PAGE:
Step 303 involves determining the base temperature (BT) of the oven. As previously explained with respect to FIG. 1, microcomputer 30 is able to determine the temperature of the base plate of the oven by utilizing base temperature probe 25 and conditioning circuit 80. In a preferred embodiment, the temperature of the base temperature probe is expressed as A/D bits to microcomputer 30. For example, the temperature may be expressed as an unsigned 8-bit value in the range 0 to 255.
Step 305 consists of determining the base temperature setpoint (BTS) of the oven. This value is previously set by the user of the oven in step 203 of FIG. 2, and may be determined based upon the type of food product to be heated within the oven, or may be determined based upon any other factor. This value may be in any convenient range as determined by the capabilities of the oven and the resolution of the control system. In a preferred embodiment, this value may also be expressed as an unsigned 8-bit value in the range 0 to 255. Thus, step 305 may merely consist of reading the BTS previously stored in a memory location or register.
Step 307 involves performing a simple function on the BT and the BTS, and then making a determination of whether the resulting value is within a certain range. Specifically, the necessary process is performed to subtract the value represented by the BTS from the BT, and then the absolute value of the result is determined. The subtraction operation may be performed using the ordinary instructions available on the microcomputer, while the absolute value operation may be simply performed using standard two's-complement arithmetic.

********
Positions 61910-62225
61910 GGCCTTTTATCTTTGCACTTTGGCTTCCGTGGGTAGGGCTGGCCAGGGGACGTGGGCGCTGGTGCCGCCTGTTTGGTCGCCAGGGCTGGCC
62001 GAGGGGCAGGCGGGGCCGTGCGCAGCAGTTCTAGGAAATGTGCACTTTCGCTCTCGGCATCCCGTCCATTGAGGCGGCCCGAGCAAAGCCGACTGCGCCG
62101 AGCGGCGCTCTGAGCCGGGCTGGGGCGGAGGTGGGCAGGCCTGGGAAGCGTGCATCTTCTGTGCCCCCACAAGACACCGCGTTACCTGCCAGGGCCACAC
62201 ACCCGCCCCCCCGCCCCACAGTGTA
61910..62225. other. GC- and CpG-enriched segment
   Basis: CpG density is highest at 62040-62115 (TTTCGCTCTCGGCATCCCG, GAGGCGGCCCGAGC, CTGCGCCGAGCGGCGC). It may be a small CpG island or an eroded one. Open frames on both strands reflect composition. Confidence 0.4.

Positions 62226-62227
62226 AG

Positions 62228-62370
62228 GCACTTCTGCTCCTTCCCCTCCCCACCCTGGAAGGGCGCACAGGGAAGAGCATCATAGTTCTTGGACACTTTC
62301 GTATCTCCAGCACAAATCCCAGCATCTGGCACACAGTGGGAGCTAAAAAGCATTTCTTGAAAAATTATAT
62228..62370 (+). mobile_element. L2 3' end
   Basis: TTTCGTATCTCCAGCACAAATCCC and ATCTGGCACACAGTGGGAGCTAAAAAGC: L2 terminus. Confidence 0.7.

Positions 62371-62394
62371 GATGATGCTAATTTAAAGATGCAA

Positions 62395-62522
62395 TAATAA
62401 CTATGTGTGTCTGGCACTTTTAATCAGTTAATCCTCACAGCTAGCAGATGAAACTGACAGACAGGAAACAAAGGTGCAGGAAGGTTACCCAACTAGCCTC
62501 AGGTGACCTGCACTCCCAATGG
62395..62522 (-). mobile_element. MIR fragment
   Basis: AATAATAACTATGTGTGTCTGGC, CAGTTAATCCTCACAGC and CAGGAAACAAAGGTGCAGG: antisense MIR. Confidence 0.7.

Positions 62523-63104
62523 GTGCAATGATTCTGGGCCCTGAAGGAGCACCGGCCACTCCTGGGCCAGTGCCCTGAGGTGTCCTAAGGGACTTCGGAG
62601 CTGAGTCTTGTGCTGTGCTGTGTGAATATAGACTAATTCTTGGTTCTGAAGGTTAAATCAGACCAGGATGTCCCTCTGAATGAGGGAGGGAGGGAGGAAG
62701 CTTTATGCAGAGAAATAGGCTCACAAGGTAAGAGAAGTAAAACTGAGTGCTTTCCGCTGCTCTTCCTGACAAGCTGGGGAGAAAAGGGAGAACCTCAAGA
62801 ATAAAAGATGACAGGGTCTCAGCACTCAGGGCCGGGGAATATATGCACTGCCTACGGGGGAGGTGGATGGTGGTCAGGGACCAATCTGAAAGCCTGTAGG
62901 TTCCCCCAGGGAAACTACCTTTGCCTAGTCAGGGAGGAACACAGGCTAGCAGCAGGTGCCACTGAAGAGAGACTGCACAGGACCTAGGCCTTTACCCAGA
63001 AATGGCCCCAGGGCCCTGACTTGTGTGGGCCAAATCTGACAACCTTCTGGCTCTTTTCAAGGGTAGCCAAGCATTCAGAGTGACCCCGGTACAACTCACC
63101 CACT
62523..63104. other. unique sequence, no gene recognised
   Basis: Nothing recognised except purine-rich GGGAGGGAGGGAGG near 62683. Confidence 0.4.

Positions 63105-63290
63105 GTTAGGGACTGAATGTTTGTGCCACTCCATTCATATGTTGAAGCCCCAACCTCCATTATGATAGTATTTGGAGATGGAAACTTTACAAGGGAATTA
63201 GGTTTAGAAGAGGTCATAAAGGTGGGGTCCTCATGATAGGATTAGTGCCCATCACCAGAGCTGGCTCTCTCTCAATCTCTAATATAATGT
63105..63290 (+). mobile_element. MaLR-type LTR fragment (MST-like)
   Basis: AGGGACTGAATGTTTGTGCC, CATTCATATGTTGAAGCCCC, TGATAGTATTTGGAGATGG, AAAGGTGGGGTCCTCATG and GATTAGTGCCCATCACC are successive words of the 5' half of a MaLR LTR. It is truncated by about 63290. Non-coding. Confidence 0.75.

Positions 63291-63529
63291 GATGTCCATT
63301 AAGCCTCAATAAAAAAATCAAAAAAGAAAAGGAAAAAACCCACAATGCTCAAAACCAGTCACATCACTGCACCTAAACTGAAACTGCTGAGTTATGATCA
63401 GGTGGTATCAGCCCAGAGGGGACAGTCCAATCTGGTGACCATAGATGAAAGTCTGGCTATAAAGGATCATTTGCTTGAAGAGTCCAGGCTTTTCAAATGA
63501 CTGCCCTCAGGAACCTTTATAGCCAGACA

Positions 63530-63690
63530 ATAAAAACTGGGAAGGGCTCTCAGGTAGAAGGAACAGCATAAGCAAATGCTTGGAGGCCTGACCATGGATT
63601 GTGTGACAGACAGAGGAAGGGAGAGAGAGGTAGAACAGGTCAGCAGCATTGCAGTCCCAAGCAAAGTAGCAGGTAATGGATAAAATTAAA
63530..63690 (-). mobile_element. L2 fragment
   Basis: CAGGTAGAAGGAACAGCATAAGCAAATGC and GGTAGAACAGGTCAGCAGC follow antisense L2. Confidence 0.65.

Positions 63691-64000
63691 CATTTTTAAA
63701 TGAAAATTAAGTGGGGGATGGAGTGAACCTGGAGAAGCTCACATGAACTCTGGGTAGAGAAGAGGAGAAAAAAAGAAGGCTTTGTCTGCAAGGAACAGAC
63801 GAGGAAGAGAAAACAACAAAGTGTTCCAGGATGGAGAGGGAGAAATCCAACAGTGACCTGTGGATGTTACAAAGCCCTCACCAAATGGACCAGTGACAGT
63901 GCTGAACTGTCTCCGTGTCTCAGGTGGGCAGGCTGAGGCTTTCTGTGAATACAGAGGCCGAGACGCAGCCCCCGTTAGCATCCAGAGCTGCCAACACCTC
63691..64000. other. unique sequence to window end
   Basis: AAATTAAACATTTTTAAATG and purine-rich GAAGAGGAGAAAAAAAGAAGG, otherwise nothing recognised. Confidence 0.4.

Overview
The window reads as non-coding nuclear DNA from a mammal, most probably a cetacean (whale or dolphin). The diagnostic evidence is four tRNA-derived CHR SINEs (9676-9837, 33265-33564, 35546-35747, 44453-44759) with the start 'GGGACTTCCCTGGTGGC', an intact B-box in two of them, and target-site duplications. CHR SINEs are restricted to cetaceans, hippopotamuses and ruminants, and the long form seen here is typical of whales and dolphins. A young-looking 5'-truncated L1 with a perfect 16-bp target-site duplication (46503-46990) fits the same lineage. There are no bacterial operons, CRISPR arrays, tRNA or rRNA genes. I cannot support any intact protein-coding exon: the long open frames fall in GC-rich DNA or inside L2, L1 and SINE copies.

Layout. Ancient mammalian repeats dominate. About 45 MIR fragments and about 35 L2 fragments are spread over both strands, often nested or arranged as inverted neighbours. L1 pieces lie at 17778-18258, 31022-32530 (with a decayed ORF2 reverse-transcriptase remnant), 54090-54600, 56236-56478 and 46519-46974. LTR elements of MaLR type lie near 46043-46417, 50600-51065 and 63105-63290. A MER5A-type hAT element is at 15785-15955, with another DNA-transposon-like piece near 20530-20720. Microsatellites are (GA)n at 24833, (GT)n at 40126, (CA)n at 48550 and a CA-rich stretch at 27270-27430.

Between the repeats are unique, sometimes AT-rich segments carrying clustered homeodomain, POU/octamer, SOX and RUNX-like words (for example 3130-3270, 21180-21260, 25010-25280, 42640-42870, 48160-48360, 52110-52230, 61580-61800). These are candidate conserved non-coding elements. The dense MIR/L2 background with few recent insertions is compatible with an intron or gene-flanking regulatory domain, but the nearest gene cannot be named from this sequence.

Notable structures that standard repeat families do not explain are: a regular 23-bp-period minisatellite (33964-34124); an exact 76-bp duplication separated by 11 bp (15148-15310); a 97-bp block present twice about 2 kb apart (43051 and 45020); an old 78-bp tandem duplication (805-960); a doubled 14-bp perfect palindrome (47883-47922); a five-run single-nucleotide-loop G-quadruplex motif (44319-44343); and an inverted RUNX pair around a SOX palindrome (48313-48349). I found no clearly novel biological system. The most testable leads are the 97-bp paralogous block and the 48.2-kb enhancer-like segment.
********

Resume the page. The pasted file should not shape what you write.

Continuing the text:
The resulting value from the above operation is then compared to a temperature value corresponding to the maximum variance from the base temperature setpoint that the actual base temperature may properly be in order to later be in the "ready" state. In a preferred embodiment, the base temperature as measured by the base temperature probe may be within 10° F. from the base temperature setpoint in order to later be in the "ready" state.
Therefore, in a preferred embodiment, if the absolute value of the difference between the BT and the BTS is less than or equal to 10° F., step 317 is encountered. If, on the other hand, the above condition is not satisfied, step 309 is encountered.
Step 309 involves determining whether the BT is less than the BTS. As explained above, if the base temperature (BT) is outside of the specified range (e.g. 10° F.) from the base temperature setpoint (BTS), then that means that the BT may either be less than 10° F. below the BTS or greater than 10° F. above the BTS. In the former case, the base heating elements (element 20 in FIG. 1) need to be activated, while in the latter case, the base elements need to be turned off to allow the base plate to cool down placing it within the 10° F. range.
Thus, step 309 involves determining whether the BT is less than the BTS. If the BT is in fact less than the BTS, the step 313 is encountered which simply consists of turning on (activating) the base heating element. Otherwise, step 315 is encountered which entails turning the base heating element off.
After either steps 307, 313 or 315 are performed, step 317 is next encountered. Step 317 involves determining the air temperature within the oven cavity (AIRTEMP). This step may be accomplished by reading the air temperature probe (element 15 in FIG. 1) through the air temperature conditioning circuit (element 83 in FIG. 1) in a similar fashion to the base temperature probe, which was previously described. As with the base temperature, the AIRTEMP may be expressed as a multi-bit value based upon its A/D conversion.